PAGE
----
Language programs are worried that the downturn will extend into next year. "I don't think we have a clear picture of what will happen in 2021, but we are trying to be innovative and responsive to stay ahead," says Chao.

In K-12, most provinces are reopening their schools in September. Domestic students will be back in class but the number of international students will be down dramatically. Here at ESQ Educational Services, we recently launched a survey of international education programs - preliminary data indicates that most K-12 programs expect less than half the usual number of students.

Returning K-12 students can come back on their current study permit - provided they complete the 14-day quarantine. The parents of new students are more reluctant, with many opting to defer until fall 2021. For those students who wish to come this year, it may be difficult to get a study permit. For example, Brazil has more than 3.1 million cases of COVID (the second highest in the world) and the Canadian government may be reluctant to accept students from that country.

And then there's the risk that students could book travel and then not be allowed in. The Canada immigration official website states: "Government representatives will make the final decision on your entry to Canada at the port of entry."

In post-secondary, the vast majority of colleges and universities will be running classes online. New international students will not be allowed into the country unless they can demonstrate that they need to be in Canada. 
Math assessment for K-12

Accurately assessing a high school student's math level is often a time-consuming and costly undertaking. Vital Math, a new diagnostic tool from Vital English, seeks to improve on this. Delivered through a highly stable and secure online platform, Vital Math can within 15-20 minutes accurately place a student at the appropriate grade 9 to 12 level. Developed by a highly experienced math teacher and assessor, Vital Math can assess large numbers of students in a short time span while reducing costs.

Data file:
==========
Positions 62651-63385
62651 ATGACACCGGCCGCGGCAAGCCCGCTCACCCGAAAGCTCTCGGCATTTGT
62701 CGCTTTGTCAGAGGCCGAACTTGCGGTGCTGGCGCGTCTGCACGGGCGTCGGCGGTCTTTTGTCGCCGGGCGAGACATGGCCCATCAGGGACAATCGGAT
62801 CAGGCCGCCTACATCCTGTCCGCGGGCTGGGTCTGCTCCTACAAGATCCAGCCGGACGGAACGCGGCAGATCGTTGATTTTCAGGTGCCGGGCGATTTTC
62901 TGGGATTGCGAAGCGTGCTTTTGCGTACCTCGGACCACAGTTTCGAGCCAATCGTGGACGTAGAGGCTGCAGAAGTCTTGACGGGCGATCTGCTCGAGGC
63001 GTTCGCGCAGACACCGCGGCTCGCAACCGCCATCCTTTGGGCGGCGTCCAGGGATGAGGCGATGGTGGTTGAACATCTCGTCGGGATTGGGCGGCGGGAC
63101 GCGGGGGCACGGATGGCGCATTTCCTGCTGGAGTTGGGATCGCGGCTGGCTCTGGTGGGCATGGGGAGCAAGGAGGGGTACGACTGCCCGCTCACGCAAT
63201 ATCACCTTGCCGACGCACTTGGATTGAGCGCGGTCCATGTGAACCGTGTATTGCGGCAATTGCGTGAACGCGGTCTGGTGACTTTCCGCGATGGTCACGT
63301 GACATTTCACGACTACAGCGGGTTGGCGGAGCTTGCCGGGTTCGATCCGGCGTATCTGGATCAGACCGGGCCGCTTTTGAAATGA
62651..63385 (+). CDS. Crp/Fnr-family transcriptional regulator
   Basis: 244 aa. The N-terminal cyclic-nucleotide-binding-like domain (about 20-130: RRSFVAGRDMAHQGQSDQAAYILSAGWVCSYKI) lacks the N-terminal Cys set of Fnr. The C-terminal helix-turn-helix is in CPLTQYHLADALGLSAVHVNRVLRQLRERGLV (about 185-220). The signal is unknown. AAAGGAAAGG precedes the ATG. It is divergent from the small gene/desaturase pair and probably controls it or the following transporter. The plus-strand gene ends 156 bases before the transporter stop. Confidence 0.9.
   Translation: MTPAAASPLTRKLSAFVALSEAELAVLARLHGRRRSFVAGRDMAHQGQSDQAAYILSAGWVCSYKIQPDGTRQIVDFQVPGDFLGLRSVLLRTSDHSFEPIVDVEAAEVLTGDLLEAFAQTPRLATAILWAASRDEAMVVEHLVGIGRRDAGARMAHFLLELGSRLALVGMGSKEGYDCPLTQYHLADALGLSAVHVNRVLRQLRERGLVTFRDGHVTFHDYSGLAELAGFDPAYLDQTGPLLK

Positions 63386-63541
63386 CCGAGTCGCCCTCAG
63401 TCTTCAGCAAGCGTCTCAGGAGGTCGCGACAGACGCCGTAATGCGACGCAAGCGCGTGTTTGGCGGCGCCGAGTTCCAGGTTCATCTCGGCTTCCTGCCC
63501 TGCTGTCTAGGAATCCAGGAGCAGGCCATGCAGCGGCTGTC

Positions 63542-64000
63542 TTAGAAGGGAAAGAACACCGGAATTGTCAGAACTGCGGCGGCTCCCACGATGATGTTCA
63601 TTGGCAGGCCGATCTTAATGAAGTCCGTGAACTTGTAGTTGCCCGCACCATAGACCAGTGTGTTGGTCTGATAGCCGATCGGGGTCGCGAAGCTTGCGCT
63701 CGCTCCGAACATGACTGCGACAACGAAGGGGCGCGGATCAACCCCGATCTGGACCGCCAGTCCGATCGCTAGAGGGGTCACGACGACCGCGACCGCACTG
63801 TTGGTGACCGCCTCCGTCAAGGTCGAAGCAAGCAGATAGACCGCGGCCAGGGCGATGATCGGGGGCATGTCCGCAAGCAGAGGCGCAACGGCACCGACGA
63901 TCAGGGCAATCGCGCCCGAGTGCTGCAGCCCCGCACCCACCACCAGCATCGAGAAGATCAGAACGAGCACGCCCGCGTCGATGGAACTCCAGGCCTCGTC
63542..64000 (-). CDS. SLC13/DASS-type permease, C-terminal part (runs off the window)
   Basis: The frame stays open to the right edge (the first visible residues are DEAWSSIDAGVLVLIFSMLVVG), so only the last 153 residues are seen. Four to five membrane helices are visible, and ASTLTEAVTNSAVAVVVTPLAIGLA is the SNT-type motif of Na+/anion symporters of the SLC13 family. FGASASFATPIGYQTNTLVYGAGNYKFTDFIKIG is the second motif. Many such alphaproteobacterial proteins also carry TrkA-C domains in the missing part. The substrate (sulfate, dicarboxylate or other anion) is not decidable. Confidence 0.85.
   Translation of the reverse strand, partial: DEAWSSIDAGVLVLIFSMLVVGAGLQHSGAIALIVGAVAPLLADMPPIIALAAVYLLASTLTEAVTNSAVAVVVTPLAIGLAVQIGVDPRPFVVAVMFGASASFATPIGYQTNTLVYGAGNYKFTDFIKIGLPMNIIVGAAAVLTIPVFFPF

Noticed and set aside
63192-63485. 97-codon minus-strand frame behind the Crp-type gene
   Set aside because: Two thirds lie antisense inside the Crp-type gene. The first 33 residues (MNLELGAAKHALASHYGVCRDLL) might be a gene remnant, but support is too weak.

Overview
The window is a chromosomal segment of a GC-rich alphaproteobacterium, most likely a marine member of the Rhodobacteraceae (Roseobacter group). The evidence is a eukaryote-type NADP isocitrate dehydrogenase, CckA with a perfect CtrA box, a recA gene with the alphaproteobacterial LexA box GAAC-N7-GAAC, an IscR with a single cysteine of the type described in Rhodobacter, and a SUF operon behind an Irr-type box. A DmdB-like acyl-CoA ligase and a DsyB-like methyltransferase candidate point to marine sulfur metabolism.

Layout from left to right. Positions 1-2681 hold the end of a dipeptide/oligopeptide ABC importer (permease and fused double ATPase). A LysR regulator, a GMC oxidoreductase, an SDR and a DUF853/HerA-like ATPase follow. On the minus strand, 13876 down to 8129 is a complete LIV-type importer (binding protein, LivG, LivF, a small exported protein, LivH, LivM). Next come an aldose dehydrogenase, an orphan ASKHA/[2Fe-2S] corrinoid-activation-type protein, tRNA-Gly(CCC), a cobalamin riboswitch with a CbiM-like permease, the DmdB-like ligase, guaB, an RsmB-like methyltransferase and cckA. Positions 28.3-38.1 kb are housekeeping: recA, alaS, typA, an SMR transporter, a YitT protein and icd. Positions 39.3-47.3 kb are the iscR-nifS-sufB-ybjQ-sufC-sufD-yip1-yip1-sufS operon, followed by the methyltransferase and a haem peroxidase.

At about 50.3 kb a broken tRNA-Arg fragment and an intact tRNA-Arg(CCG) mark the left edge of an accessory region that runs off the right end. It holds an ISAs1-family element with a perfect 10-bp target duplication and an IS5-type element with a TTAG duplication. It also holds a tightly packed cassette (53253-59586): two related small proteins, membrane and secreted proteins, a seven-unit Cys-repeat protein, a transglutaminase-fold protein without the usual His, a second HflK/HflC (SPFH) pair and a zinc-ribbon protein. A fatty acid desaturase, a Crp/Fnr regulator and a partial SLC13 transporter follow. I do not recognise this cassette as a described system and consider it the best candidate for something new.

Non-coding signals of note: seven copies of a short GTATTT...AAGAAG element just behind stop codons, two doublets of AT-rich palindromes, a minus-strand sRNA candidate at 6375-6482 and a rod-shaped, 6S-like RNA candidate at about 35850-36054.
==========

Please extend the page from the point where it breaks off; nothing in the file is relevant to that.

Visit here to test drive Vital Math or contact Vital English for a demo.
Secure testing at home with iTEP 

With test centres closed in many countries, the iTEP test is offering virtual proctoring - for both admissions and placement testing.

Students can take the test at home and are monitored by iTEP's secure proctoring service, Fotosure. This service is available for both the Academic Plus (for colleges and universities) and SLATE Plus (for high schools).

Individual students can then submit their scores for admission to educational institutions in Canada and the US.

In addition, institutions can ask prospective students to test at home for placement purposes. For example, Seneca College is currently testing with virtual proctoring for placement in levels of its English Language Institute, using the iTEP Academic Plus.

"iTEP is committed to helping colleges and universities across North America to meet their admissions and placement needs by providing at-home testing that is safe and secure," says Jim Brosam II, President of iTEP International.

The iTEP team has implemented additional security measures, including locking the candidate's computer throughout the test so that they cannot open a web browser or documents.

Here in Canada, iTEP protects the privacy of test-takers by employing a Canadian server to hold the test results and student data. This means that all of a candidate's identification information and question responses are protected under Canada's privacy laws.

ESQ Educational Services is a representative in Canada for the suite of iTEP tests. For more information, please contact Doug Ronson by email or phone 613-888-9560.